The instructor announced, "Let's climb aboard 5541 Charlie."
Through gullwing doors I seated myself behind a full compliment
of gauges, instruments, radios, dials, switches, levers, buttons,
wires, belts, foot pedals, and a yoke. Like my five-year old I
had a bout of gee-what-does-this-button-do-(Daddy)? My
instructor faithfully lectured on about the required documents
while my mind's eye had us already rolling on the runway. "Preflight
begins in the cockpit, now lets go back outside."
"Back outside, what for? I could taste this baby fifty feet
above the George Washington bridge?", were my exact thoughts.
Exiting Charlie before I had even a chance to turn a few knobs
or crank the engine, just to stand out in the cold checking for
rivets and squirrel nests, was the ultimate tease. The CFI detected
my impatience to escort 5541 Charlie into the sky, while he patiently
pursued his objective of insuring that I would appreciate and
adopt the task of conducting a meticulous preflight check from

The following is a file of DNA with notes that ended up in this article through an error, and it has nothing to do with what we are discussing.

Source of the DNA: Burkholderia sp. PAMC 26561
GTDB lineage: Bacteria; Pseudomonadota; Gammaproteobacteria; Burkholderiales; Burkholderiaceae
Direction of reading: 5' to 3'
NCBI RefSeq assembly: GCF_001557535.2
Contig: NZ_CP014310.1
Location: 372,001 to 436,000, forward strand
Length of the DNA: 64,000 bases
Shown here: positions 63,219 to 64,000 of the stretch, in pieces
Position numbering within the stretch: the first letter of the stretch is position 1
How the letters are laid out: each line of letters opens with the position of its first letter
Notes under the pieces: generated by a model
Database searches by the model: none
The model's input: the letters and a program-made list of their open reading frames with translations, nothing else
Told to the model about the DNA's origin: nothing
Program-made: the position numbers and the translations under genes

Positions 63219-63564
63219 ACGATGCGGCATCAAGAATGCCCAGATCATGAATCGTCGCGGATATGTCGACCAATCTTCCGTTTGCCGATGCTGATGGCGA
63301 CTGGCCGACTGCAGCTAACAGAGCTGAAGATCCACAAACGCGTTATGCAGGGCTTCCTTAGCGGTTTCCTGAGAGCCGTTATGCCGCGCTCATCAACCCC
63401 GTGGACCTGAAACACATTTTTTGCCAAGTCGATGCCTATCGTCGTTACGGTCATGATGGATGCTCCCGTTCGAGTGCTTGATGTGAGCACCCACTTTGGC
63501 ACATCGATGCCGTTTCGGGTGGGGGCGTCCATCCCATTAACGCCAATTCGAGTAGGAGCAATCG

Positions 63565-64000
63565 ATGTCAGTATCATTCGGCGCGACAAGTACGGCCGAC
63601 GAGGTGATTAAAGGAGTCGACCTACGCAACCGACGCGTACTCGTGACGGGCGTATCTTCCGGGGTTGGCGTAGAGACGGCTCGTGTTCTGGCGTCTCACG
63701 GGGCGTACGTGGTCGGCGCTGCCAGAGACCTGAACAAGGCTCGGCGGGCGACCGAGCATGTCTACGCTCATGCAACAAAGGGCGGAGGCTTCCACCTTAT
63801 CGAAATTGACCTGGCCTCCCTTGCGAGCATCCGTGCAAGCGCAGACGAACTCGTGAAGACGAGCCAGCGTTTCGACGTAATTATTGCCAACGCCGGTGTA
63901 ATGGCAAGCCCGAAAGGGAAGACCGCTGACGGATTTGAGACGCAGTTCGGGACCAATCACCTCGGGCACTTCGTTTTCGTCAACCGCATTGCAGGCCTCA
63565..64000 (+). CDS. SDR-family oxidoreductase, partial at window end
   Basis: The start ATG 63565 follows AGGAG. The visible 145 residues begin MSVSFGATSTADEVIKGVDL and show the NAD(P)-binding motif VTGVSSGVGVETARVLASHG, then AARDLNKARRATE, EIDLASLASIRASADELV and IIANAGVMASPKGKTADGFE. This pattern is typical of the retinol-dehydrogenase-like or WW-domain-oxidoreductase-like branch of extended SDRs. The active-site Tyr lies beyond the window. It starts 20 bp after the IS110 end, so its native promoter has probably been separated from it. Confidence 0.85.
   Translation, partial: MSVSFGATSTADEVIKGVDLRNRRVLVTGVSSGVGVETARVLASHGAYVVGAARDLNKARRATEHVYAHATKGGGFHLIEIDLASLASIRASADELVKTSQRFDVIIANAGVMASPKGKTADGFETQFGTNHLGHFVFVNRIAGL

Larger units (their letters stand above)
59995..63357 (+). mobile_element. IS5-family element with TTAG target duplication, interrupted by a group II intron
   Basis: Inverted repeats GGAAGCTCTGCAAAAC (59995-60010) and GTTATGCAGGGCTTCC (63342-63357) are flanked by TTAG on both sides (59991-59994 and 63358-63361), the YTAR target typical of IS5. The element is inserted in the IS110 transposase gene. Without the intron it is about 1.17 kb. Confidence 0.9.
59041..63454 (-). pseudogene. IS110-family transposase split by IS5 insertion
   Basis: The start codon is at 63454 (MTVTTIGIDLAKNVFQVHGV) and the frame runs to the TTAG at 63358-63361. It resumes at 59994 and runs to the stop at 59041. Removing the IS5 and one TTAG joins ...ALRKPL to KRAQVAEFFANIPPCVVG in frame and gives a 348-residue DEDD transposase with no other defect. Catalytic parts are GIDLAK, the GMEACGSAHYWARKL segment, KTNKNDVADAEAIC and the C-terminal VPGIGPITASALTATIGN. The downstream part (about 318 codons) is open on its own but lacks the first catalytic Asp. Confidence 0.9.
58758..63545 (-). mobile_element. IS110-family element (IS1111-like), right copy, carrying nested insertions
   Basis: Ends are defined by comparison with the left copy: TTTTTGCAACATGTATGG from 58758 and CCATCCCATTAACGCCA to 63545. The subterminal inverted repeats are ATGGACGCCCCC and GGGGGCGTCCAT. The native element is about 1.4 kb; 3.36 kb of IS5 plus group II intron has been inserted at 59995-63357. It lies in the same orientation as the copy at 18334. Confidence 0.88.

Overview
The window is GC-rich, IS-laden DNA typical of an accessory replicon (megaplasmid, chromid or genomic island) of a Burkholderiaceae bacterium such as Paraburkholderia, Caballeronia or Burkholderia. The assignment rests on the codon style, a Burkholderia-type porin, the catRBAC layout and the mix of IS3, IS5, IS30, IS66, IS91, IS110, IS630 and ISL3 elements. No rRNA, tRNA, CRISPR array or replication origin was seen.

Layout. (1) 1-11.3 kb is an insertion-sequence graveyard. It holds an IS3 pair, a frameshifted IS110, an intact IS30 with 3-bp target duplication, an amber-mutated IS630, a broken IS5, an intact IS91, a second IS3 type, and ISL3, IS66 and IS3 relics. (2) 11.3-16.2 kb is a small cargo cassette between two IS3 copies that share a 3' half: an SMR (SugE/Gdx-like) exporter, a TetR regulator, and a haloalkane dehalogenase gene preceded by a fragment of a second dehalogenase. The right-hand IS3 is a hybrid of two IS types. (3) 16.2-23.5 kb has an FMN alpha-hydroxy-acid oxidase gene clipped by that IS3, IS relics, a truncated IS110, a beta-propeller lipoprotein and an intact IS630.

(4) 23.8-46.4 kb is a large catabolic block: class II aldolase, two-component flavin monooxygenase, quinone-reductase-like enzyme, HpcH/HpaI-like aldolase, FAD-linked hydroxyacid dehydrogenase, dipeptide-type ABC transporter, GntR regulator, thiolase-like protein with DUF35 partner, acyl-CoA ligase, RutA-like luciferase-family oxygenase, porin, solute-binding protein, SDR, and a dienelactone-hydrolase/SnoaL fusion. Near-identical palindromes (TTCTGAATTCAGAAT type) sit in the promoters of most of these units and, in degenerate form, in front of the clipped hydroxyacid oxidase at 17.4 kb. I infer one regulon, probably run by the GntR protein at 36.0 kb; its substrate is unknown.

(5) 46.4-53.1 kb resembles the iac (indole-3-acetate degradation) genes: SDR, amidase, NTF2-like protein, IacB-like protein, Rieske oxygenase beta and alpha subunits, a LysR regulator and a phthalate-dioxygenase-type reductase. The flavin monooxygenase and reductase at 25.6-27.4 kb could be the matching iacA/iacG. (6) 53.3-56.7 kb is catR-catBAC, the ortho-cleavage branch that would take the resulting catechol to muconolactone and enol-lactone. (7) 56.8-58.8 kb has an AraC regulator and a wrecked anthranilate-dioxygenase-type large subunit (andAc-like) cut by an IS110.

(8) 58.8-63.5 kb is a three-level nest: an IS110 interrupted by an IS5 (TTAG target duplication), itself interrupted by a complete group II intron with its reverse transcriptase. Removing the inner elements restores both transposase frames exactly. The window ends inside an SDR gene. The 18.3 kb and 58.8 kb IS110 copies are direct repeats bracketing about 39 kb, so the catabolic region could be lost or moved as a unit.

this moment on, and throughout my flying career. Deep down every
item on that checklist made sense and I tempered my unbridled
anxiousness by contemplating the consequences of water in the
fuel system, one aileron, one brake, or a shattered propeller.
It would turn out that in my first twenty hours of flying I would
discover: an under-inflated tire, a minor hydraulic leak, low
oil, a disconnected return spring from the carburetor heat cable,
and water in the fuel system.
"Okay, let's board."
Do you know the feeling you get when you see an oversized serving
of triple chocolate cake with two layers of cherries on the dessert
"Please take out your pre-start check list?"
Internally venting my frustration I barked, "Another check
list? Don't they pay mechanics to check out these planes?"
As with the first one this checklist made a good deal of sense
too. Right after yelling CLEAR, to three unamused and now
very annoyed birds perched on the hanger's eves, 5541 Charlie
came to life. The aircraft rocked and roared as instruments came
alive, decibels soared, and 5541 Charlie woke.
"Watch that oil pressure." My instructor began conversing
with Ground Control as he instructed me on the basics of taxing
an aircraft. I moved us forward over the painted straight lines